Wednesday 28 December 2011

The Kid In The Front Row Disaster Filmmaking Competition

Writers! Directors! Actors! This is a competition for YOU!

The Kid In The Front Row Disaster Competition

Here's the deal: 

The world is about to end. A poisonous gas has descended over the planet, and everyone is about to die. With this knowledge and realisation, you pick up your video-phone, and capture the final two minutes of your life, and in fact, the last moments of humankind on the planet. 

Maybe you leave a calm message of love. 

Maybe you witness the pandemonium.

Maybe you're in denial of the whole thing. 

Here's the rules: 

All films must be NO LONGER than TWO MINUTES.

All films must take place in ONE SINGLE SHOT ONLY. NO CUTTING. NO EDITING. 

There are no limits on how many characters you have or how you tell your story. It could be one person talking to the camera, or it could be someone documenting events on their phone. Be creative!

Here's your opportunity:

Are you a writer? Write an amazing scene about the last moments on Earth as recorded by a character on their smartphone. Get it made. 

Are you an actor? There's no excuse! Even if you don't know any writers or directors, you can pick up your phone and make a movie!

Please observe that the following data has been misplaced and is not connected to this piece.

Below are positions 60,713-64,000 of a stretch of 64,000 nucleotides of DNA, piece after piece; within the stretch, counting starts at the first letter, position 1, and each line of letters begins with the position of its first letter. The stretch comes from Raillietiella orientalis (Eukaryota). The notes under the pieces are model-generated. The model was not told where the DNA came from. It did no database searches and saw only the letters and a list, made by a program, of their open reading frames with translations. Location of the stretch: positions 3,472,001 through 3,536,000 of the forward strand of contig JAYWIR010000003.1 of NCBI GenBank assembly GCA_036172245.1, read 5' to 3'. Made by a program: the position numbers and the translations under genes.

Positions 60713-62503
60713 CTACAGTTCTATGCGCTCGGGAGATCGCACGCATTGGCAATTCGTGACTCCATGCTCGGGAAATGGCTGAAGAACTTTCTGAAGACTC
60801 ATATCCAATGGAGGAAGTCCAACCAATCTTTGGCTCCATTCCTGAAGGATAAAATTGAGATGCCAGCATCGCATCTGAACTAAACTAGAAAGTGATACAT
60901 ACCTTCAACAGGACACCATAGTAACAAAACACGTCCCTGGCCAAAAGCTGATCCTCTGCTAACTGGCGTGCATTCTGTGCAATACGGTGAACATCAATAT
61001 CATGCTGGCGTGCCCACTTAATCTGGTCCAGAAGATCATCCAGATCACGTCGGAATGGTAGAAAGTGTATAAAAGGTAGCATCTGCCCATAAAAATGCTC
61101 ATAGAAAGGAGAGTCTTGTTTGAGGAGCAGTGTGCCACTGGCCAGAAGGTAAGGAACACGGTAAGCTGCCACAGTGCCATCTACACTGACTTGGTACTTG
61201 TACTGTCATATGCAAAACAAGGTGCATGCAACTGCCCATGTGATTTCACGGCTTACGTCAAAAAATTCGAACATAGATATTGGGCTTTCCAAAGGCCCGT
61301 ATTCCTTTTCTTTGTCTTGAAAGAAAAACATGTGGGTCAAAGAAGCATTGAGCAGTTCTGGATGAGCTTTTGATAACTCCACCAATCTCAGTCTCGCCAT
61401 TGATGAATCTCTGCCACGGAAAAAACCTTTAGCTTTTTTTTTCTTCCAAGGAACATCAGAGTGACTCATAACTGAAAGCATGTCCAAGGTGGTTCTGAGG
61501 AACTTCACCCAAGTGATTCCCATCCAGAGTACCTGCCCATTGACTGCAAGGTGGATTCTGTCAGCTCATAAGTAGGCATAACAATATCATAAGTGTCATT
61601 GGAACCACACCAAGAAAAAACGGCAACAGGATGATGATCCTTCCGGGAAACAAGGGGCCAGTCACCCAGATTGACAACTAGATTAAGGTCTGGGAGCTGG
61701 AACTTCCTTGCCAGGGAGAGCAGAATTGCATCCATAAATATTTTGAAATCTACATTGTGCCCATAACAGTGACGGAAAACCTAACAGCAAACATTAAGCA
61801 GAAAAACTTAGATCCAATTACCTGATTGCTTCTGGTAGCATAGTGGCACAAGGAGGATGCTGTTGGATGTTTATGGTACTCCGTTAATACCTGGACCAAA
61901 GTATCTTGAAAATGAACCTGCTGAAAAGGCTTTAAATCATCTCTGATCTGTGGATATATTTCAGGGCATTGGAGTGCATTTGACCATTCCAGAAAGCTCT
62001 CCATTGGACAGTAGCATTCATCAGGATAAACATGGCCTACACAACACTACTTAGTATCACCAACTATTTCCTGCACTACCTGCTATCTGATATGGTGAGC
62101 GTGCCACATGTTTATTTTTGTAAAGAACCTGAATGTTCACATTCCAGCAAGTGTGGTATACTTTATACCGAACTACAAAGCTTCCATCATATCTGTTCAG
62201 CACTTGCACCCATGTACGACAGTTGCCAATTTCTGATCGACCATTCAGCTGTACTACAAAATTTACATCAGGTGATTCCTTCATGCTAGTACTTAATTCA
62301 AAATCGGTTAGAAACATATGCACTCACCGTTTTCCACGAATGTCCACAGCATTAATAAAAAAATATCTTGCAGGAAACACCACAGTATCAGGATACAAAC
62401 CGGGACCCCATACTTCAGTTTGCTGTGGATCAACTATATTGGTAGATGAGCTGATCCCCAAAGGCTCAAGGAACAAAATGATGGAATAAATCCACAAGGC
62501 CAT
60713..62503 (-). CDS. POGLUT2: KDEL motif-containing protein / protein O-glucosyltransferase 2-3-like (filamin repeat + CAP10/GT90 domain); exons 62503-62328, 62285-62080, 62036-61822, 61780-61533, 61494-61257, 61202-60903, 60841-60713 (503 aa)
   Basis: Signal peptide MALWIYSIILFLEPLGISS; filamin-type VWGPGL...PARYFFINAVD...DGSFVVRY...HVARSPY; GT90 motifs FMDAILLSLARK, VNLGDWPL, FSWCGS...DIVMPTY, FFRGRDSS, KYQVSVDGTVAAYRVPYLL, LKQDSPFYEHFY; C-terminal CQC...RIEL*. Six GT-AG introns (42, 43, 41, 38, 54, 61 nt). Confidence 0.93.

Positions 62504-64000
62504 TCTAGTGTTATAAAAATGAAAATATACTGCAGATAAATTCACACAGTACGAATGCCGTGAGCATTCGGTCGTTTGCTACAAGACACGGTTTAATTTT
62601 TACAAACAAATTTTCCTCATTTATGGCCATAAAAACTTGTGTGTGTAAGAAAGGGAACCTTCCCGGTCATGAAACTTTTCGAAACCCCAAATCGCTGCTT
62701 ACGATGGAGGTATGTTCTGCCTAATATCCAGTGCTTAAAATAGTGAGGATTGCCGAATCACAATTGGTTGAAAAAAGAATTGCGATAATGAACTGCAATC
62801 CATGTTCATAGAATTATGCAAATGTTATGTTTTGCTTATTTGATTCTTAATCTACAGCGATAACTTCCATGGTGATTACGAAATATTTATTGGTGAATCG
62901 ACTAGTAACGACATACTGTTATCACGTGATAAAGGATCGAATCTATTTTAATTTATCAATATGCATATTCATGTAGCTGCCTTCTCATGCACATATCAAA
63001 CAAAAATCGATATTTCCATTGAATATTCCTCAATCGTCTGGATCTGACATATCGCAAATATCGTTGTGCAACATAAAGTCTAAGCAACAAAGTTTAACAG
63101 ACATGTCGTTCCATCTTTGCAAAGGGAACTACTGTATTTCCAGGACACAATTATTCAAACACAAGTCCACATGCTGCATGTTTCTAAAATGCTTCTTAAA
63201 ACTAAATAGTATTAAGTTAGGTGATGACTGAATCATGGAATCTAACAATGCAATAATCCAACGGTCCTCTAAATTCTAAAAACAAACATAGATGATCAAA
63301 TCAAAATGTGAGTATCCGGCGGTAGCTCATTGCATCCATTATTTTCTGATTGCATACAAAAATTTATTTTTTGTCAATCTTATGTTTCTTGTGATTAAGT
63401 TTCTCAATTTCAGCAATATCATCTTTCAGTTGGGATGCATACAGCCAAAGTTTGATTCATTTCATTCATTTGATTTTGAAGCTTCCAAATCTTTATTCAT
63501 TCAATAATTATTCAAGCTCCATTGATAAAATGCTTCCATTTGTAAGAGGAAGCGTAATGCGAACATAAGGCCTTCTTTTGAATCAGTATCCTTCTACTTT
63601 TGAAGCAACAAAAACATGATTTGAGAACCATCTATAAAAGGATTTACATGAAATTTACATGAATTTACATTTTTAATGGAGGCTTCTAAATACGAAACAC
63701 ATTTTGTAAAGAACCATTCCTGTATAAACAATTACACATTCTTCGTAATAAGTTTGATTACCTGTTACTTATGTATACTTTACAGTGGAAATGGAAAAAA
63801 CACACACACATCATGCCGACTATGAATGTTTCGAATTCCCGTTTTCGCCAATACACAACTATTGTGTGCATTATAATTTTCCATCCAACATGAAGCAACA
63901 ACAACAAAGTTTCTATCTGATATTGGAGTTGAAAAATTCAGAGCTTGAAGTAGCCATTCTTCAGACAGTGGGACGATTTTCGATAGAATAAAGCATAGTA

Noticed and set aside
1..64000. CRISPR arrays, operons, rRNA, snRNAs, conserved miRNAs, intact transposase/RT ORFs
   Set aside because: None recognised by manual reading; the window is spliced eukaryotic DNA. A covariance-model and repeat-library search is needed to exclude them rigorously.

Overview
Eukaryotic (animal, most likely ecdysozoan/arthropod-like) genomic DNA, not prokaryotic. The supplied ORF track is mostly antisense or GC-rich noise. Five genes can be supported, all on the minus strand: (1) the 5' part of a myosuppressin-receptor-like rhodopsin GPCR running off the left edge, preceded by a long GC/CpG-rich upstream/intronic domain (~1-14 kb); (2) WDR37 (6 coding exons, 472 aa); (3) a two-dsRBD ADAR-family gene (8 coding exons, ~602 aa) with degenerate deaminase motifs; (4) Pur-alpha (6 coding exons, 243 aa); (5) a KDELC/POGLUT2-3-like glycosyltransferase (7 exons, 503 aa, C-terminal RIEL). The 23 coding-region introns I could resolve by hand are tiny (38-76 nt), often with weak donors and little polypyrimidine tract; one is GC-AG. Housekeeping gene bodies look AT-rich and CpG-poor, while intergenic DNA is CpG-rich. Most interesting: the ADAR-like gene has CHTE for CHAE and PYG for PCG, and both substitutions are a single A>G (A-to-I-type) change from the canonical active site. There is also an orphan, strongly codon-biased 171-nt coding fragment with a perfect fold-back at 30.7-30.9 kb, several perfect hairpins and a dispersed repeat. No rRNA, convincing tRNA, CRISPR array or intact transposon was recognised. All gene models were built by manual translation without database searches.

Are you a director? How would you stage this scene? How can you use a phone and actors to make it compelling? Show us! 

Here's the deadline: 


Here's The Outcome:

You upload your video to YouTube. 

You send the link to:

There will be shortlists for awards: 

BEST ACTOR (one award, not separate gender-categories)

Now -- your film may have no script, it may have no actors. Don't worry about it. Your job is to make the best film you can make and send it to me. 

After I have made the shortlists, the final choices will be made by a judge or judges from the film industry, who I will name nearer the date. The previous judge for a KITFR competition was Joe Leonard (Editor on 'Glee', Writer/Director 'How I Got Lost')

Good luck... get writing! get directing! get acting!!

Care to share?


  1. Very, very intriguing...


    no voice-overs underlaying the visuals?
    no supers/captions on the visuals?

    Or just not puyting different cuts together?

    Thanks for clarifying!

  3. No editing = no manipulation that isn't already inherent in what was shot. As in, your style of filmmaking needs to be to capture the 'reality' of the situation.